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Remote learning program wins prize

By ZHAO XINYING | CHINA DAILY | Updated: 2021-07-15 09:28
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A program to help less-educated farmers become college graduates through distance-learning is changing China's rural development, and is winning recognition from the international community.

The One College Student Per Village program, launched by the Open University of China in 2004, beat nearly 100 other programs from around the world, and was recognized as one of the winners of the 2020 UNESCO King Hamad Bin Isa Al-Khalifa Prize for the Use of ICT in Education.

Announcing the winners in Paris in early April, UNESCO said the program is "an example of how Artificial Intelligence and associated technologies can create quality education opportunities for learners from remote areas, and improve social and economic development in rural communities".

"The program focuses on farmers and poverty alleviation in China," said Jing Degang, Party chief and president of the Open University of China. "By developing online learning platforms and intelligent learning devices, it brings high-quality education resources to rural areas and helps nurture talent needed for rural development."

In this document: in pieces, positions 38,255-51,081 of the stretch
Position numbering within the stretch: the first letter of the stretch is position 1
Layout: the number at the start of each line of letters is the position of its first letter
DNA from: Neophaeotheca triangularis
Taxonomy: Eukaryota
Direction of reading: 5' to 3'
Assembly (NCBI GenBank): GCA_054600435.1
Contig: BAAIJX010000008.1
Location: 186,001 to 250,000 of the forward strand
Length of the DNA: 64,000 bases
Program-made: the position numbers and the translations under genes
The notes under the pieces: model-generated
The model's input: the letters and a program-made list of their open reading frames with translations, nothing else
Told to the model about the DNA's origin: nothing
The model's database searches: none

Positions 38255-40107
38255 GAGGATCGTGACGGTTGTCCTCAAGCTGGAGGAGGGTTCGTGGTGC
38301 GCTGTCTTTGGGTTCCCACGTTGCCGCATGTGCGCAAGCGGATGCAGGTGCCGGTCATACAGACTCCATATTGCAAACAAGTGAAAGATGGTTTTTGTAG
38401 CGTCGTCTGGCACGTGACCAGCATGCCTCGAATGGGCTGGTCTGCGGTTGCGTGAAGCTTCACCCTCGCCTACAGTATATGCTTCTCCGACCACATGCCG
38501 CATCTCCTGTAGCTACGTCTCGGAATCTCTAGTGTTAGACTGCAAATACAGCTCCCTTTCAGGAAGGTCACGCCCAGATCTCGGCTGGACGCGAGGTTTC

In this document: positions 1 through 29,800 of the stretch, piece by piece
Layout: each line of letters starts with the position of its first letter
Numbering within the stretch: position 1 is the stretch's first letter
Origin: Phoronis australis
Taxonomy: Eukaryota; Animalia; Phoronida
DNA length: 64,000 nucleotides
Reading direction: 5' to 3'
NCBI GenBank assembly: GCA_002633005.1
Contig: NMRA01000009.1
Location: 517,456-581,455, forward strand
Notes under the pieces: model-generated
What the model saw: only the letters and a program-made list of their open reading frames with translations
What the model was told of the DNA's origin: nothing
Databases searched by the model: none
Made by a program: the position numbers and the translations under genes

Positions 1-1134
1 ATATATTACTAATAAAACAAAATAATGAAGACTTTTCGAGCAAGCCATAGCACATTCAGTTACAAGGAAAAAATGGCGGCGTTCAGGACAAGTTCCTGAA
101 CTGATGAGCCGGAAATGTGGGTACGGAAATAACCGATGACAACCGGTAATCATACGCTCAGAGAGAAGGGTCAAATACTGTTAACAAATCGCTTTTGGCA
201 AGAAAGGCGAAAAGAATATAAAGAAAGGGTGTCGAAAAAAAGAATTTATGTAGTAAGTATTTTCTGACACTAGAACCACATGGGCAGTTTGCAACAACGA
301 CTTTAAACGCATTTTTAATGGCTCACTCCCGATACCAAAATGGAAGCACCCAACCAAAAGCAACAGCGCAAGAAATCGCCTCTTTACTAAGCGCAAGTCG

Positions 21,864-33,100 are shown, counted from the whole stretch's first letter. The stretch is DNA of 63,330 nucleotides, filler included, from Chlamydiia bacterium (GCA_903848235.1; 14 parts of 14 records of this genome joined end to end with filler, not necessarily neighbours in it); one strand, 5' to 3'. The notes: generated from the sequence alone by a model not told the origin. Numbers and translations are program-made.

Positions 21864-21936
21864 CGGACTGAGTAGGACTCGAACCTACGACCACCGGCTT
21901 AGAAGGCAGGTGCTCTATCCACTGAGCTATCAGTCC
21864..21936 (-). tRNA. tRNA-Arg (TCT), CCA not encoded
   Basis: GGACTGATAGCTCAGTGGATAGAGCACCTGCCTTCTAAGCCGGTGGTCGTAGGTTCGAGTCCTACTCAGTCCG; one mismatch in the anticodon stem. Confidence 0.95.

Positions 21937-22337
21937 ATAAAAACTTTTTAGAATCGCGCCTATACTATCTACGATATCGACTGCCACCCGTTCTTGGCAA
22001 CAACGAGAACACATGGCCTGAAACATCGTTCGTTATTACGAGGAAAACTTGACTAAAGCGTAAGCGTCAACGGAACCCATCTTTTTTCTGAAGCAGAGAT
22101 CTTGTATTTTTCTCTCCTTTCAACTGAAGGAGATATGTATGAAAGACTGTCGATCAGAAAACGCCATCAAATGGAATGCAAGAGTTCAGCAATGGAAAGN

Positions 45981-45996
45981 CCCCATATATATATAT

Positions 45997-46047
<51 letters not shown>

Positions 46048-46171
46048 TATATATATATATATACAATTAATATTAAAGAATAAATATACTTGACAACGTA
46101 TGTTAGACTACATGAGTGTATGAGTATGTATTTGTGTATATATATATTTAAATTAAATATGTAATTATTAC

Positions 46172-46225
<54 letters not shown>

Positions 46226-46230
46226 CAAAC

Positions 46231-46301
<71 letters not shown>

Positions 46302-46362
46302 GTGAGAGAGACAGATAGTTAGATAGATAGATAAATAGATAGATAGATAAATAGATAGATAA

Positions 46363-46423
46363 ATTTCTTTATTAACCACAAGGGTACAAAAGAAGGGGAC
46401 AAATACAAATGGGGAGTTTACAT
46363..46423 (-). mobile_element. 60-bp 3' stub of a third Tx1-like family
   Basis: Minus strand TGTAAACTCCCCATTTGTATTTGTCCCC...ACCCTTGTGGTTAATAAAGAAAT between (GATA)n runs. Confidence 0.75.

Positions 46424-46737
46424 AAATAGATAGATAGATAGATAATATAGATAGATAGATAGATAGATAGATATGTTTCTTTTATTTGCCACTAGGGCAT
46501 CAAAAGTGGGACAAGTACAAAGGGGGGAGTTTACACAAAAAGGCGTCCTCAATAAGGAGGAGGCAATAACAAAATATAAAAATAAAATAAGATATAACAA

So far, the program has recruited more than 830,000 students nationwide. About 530,000 have graduated, and many have become leaders and workers playing key roles in lifting their hometowns out of poverty, Jing added.

Long Siqing, Party chief of Guchong village in Huaihua city, Hunan province, is one such graduate. With a certificate in rural administration from the Open University, Long has used what she learned at the university to help lead villagers out of poverty through orange cultivation, which now bring 80 million yuan ($12.5 million) in revenue a year.

"Thanks to my experience at the university, which broadened my knowledge and vision, I now understand how to expand sales channels and make our oranges better received by consumers," Long said.

Jing added that the program has not only supported poverty alleviation from an educational perspective, but has also helped improve education equity.

Akhram Ahmet was one of the Open University's outstanding graduates last year. A resident of Turpan in the Xinjiang Uygur autonomous region, he studied from his home city by taking online courses in a cloud classroom.

With a rich variety of learning resources and materials, Akhram said he was able to enter the cloud classroom and study anywhere, at any time. He was also able to interact with teachers and classmates online, and have his questions answered.

"I'm grateful for the opportunity to learn without having to quit my job or spend too much money. As long as I have access to the internet, I can take any professional course that interests me in the online classroom," he said.

"Open education makes lifelong learning possible."

Zou Shuo contributed to this story.

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